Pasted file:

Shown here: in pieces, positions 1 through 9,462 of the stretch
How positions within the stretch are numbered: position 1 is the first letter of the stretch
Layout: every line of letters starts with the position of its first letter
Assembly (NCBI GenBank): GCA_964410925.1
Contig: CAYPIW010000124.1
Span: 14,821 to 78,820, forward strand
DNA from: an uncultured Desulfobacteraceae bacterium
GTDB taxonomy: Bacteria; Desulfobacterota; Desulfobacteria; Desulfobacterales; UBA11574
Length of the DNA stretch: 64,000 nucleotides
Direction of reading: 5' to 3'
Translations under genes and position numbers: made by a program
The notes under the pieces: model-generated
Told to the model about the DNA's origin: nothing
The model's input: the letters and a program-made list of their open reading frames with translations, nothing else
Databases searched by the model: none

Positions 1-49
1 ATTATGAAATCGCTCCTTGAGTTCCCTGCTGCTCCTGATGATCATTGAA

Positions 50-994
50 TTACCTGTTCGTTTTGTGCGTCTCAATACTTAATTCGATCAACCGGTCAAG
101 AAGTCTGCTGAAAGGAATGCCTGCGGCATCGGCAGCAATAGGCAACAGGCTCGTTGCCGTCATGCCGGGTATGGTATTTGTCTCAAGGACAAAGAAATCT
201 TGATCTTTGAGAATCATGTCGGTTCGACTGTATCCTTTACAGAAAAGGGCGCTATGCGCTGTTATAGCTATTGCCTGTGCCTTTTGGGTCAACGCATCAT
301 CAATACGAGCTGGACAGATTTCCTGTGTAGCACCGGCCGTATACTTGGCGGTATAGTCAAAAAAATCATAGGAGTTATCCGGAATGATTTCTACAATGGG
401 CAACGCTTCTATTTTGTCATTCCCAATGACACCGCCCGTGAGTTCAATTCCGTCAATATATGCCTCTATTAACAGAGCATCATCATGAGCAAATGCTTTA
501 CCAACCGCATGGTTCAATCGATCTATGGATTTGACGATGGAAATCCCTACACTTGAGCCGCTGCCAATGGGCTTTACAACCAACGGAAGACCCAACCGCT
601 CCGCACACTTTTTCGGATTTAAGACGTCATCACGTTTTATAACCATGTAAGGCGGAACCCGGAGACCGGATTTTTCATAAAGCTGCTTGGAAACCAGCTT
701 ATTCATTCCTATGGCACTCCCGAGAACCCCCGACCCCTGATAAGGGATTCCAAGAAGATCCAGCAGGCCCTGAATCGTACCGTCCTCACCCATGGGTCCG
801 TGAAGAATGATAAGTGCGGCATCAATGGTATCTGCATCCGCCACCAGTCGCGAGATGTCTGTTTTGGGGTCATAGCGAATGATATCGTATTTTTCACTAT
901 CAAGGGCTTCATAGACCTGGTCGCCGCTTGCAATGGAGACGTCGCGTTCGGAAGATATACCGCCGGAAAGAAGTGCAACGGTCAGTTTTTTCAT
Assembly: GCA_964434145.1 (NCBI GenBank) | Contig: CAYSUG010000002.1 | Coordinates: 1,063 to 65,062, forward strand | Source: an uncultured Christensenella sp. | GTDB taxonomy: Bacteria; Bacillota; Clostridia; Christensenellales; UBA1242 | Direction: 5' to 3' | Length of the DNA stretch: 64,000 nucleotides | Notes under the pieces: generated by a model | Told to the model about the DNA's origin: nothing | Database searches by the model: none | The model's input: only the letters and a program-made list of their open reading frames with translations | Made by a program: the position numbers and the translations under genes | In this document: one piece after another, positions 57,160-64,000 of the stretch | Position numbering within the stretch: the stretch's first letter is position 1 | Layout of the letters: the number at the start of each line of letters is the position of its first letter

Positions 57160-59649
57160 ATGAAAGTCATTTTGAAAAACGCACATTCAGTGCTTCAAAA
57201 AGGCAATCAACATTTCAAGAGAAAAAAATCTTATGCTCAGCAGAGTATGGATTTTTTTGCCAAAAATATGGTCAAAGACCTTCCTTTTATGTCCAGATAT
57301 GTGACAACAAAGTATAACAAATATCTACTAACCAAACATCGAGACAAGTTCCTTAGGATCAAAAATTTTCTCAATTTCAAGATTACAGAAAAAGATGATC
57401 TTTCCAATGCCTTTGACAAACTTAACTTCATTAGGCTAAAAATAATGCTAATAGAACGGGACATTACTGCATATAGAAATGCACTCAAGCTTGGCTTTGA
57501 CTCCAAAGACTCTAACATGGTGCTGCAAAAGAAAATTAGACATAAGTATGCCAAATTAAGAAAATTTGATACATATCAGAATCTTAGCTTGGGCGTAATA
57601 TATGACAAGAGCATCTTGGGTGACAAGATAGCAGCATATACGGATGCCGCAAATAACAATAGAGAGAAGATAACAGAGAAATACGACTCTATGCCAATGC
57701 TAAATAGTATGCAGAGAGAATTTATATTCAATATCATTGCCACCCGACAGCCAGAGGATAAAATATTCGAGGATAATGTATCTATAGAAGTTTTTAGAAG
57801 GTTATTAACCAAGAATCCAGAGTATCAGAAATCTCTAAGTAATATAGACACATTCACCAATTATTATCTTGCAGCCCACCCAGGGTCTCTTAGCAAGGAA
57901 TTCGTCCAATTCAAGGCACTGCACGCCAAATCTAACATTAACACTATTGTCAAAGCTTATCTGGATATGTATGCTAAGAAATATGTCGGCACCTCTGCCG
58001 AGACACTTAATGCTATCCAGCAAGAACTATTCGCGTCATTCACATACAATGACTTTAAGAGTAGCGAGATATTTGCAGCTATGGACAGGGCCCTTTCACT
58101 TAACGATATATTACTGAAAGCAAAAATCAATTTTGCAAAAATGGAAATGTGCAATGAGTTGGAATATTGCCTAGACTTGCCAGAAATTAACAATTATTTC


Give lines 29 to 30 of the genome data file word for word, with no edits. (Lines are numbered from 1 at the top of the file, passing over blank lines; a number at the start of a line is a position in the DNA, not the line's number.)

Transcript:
Assembly: GCA_964434145.1 (NCBI GenBank) | Contig: CAYSUG010000002.1 | Coordinates: 1,063 to 65,062, forward strand | Source: an uncultured Christensenella sp. | GTDB taxonomy: Bacteria; Bacillota; Clostridia; Christensenellales; UBA1242 | Direction: 5' to 3' | Length of the DNA stretch: 64,000 nucleotides | Notes under the pieces: generated by a model | Told to the model about the DNA's origin: nothing | Database searches by the model: none | The model's input: only the letters and a program-made list of their open reading frames with translations | Made by a program: the position numbers and the translations under genes | In this document: one piece after another, positions 57,160-64,000 of the stretch | Position numbering within the stretch: the stretch's first letter is position 1 | Layout of the letters: the number at the start of each line of letters is the position of its first letter

Positions 57160-59649